War of the Rebellion: Serial 028 Page 0114 OPERATIONS IN N. VA., W. VA., MD., AND PA. Chapter XXXI.

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yesterday, and saw Hill's corps there (did not know which Hill), and that this corps was to pass Chester Gap to-day, but did not come through; that he had heard they had gone to Smoketown. He says there are some infantry and four guns in the gap. Did not know of any more troops in this vicinity. I shall look out for them to-morrow.

A. PLEASONTON,

[Brigadier-General.]

[General R. B. MARCY,

Chief of Staff.]

NOVEMBER 2, 1862 - 11.45 p. m.

GENERAL: Your dispatch of to-day received. I send my aide for orders to-morrow. I hope you have received all my dispatches of today. In addition, I have to report that I sent seven companies of the Eighth Pennsylvania to Bloomfield to-day, and captured three rebel cavalry horses, carbines, pistols, and sabers complete, and recaptured Major O'Neill, of General Meagher's staff, before he had been paroled. Everything quiet in front to-night. There were no rebels left in the vicinity of Bloomfield, and my pickets extend in that direction.

We are 3 miles from Upperville at my present position, and several reports agree in placing Hill (D. H.) in command there in force.

Very respectfully,

A. PLEASONTON,

Brigadier-General, Commanding.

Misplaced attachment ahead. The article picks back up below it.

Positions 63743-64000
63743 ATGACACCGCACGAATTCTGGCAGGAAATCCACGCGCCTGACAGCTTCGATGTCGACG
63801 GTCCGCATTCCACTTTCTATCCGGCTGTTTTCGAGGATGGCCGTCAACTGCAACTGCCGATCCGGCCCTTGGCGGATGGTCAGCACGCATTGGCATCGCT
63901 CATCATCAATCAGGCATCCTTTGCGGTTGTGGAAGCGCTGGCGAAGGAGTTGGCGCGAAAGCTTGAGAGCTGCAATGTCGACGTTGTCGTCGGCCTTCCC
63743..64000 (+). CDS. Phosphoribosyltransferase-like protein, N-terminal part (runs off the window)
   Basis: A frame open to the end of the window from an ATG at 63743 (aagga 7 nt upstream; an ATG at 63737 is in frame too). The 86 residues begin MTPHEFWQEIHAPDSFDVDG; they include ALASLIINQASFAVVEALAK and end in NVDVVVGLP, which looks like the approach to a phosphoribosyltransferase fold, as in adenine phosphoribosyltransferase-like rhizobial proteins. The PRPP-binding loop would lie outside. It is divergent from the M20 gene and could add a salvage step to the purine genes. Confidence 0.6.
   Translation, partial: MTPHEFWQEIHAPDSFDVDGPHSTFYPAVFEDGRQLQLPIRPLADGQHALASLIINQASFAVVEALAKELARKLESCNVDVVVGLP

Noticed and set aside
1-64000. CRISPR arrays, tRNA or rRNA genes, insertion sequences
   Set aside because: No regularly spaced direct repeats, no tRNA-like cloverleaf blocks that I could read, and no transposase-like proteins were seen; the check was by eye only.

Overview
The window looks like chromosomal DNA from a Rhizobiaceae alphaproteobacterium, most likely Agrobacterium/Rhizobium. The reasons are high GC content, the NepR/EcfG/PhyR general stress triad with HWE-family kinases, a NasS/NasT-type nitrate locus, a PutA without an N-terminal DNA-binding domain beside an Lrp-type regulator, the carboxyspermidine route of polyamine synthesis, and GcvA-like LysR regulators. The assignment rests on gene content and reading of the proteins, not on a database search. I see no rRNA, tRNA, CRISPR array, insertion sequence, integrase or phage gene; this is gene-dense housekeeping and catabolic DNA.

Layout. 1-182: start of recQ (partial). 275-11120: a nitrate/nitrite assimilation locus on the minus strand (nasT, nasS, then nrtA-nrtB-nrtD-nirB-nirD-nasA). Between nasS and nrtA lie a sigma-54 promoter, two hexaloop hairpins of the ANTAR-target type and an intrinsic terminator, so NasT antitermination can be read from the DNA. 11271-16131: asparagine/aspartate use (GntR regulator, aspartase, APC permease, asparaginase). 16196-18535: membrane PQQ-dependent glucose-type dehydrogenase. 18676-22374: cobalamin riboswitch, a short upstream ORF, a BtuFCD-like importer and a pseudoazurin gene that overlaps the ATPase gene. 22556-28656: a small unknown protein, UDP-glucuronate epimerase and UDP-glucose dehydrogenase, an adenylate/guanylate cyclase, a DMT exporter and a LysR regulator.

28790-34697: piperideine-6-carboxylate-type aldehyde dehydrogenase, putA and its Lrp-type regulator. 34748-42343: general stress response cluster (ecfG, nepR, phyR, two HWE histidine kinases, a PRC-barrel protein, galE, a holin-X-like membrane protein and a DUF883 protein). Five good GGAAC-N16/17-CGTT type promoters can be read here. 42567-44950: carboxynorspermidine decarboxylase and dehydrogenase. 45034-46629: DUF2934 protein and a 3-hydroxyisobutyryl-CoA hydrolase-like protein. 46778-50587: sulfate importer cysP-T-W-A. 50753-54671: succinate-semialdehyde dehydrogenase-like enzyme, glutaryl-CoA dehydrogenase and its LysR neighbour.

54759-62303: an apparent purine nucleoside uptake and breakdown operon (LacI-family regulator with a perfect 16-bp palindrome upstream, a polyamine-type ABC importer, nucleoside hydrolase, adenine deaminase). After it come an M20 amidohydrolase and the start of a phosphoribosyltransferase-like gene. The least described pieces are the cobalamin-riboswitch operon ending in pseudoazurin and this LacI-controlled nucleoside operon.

Brigadier General R. B. MARCY.

THREE MILES FROM UPPERVILLE,

November 3, 1862 - 10 a. m.

DEAR GENERAL: Please forward re-enforcements to this point as soon as you can. I hear the rebels intend passing through Ashby's Gap. Hill (D. H.) is now at Upperville, and was on the field here yesterday; he sent for re-enforcements, but they arrived too late.

This position it is very desirable for us to hold, and my force is not able to do it, in the face of an attack from a strong force.

Very truly, yours,

A. PLEASONTON.

General WILLCOX,

Commanding Corps, Philomont.

UPPERVILLE, [VA.], November 3, 1862 - 9 p. m.

GENERAL: General Averell reports his arrival at Piedmont at 6.30 p. m., and says no enemy nor anybody else there. A cavalry force passed through an hour and a half ahead of him. The enemy's abandoned campfires could be seen for 2 or 3 miles back. He is sending in some prisoners, and reports the railroad in good order as far as he could see.

I have directed General Averell to send a scout toward Manassas Gap in the morning, and shall support him with my command as soon as possible, unless otherwise ordered by you.

Very respectfully,

A. PLEASONTON,

Brigadier-General.

General MARCY.